17 September 2006

Beetle mortality - Return to normalcy - Google Search goes wild

Inquisitive Found in China readers, all four or five of them (Hi, Mom!) have been asking, "Yeah, yeah, thanks for all the links relating to the Huangyangtan facility. But what we wants to know is: how are the beetles doing that Daughter and her friend found last week?"

Ah, yes. The beetles. You might recall that the KenGroks (not really our last name) went toadstool collecting last week, and Daughter and friend used the time to catch dung beetles. They were brought to our home, given a dung-beetle friendly environment to hang out in and have been part of the childrens' daily routine since then. Ida and Edelstein have been doing well, but sadly enough Blümchen went on yesterday to the Big Manure Pile in the sky. She hadn't been doing well for the past few days, moving about rather sluggishly (probably quite embarassing for Blümchen, behaving like a slug) and not participating in swimming hour which the girls conducted each day in a Tupperware container.

Still, the other two beetles appear to be doing well. They rotate between the two apartments, thus teaching the girls important lessons relating to sharing, responsibility, empathy and beetle care. Daughter's friend has a guinea pig, which provides these pets with a bountiful supply of tasty dung beetle food in pellet form. READER POLL: do you think guinea pig doodoo will be enough or, based on your experience with raising dung beetles, should the girls round up some additional forms of doodoo-based nourishment?


Since that article last Monday about 4,160 visitors have stopped by Found in China; normally I'd see about 50 a day. Since the numbers are leveling off now I should get back to updating this blog; I had stopped with the post previous to this in order to give first-timers a chance to see it and find more links to the HYT news, which Monday's article hadn't given.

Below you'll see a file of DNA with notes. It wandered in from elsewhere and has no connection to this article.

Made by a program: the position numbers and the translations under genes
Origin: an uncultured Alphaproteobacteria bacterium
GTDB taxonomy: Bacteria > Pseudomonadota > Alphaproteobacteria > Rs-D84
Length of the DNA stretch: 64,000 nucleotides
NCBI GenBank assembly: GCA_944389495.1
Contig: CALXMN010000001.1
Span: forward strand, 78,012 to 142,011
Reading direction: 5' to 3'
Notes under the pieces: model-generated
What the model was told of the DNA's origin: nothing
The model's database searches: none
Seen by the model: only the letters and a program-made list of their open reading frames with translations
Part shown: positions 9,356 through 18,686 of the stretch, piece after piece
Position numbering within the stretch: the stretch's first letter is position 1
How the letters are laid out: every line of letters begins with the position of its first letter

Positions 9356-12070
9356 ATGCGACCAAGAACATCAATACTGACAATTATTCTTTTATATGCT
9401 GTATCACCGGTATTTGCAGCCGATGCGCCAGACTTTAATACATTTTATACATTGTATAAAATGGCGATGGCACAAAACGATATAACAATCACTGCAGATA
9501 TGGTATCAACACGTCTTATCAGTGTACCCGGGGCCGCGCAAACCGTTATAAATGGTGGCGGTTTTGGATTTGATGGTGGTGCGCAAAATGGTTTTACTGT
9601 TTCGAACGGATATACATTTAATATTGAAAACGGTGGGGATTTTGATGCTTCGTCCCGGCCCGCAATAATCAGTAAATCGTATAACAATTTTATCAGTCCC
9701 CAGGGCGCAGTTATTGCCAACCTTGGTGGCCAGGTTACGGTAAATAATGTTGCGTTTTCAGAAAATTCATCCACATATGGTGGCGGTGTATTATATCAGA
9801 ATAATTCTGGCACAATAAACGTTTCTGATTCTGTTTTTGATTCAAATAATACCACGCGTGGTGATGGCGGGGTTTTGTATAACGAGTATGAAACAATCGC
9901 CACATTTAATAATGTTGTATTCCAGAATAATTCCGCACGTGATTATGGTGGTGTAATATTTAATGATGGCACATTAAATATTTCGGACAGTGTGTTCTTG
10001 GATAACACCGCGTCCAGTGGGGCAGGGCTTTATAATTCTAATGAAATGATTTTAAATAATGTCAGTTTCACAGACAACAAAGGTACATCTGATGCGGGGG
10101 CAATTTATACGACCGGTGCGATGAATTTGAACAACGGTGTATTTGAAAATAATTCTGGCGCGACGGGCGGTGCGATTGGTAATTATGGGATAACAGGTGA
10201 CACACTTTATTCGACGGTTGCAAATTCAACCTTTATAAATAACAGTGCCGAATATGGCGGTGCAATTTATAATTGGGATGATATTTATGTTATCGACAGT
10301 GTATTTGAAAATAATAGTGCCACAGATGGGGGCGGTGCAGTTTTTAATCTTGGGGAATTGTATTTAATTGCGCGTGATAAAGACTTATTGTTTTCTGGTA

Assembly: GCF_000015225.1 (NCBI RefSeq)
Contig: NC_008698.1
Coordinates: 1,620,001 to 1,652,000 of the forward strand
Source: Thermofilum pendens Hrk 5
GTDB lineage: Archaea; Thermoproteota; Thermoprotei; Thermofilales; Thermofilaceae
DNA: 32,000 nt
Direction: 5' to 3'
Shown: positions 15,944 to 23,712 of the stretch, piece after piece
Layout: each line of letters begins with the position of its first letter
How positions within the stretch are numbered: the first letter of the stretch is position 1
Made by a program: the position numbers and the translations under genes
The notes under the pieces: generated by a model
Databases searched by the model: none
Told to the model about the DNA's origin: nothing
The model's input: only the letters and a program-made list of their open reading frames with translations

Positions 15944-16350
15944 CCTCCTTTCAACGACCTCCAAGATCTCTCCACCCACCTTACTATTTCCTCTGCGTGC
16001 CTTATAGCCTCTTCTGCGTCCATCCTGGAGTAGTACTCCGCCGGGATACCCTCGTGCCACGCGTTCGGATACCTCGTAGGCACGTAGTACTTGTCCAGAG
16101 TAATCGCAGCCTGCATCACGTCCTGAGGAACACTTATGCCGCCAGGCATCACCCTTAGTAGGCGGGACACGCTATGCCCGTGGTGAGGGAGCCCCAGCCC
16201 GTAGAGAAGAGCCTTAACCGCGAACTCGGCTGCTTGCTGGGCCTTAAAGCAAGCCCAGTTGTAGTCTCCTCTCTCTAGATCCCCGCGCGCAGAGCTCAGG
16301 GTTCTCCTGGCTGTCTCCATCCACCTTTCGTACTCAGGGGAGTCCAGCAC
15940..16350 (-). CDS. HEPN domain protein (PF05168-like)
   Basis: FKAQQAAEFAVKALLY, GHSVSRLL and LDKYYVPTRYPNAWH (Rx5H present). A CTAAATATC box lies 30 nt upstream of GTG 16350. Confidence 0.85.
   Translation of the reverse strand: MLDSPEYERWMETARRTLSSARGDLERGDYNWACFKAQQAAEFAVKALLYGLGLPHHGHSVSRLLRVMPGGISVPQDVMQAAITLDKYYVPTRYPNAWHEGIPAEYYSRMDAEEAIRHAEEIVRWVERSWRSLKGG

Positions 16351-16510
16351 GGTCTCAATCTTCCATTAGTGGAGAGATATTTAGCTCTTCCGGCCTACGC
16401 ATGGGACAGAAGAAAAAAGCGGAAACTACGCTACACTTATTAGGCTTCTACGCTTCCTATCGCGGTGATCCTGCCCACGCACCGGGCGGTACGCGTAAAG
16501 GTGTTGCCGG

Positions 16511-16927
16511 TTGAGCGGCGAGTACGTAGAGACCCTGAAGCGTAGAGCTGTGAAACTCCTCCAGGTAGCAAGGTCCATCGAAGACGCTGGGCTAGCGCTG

Speaking of which, while monitoring the buzz over the past couple of months I've learned that traditional media are less likely to provide links to further information in the web relating to the subject they're reporting on. I can imagine there are a number of reasons for that. From my own experience many times an article or report was interesting enough that I wished it would include a URL to relevant information, especially when the subject related to the internet itself.


When I searched the word Huangyangtan yesterday it told me there were over 70,000 results; today it gives over 42,000. That's triple or double the usual number. Yet as I page through these, I see only the usual 15 or so pages of results; nothing appears to have changed. That's another thing that I've learned, that the number of Google search results tends to vary. As I've mentioned before, after a spike the numbers tend to head back down, as the search database needs time to weed out exact duplicates.


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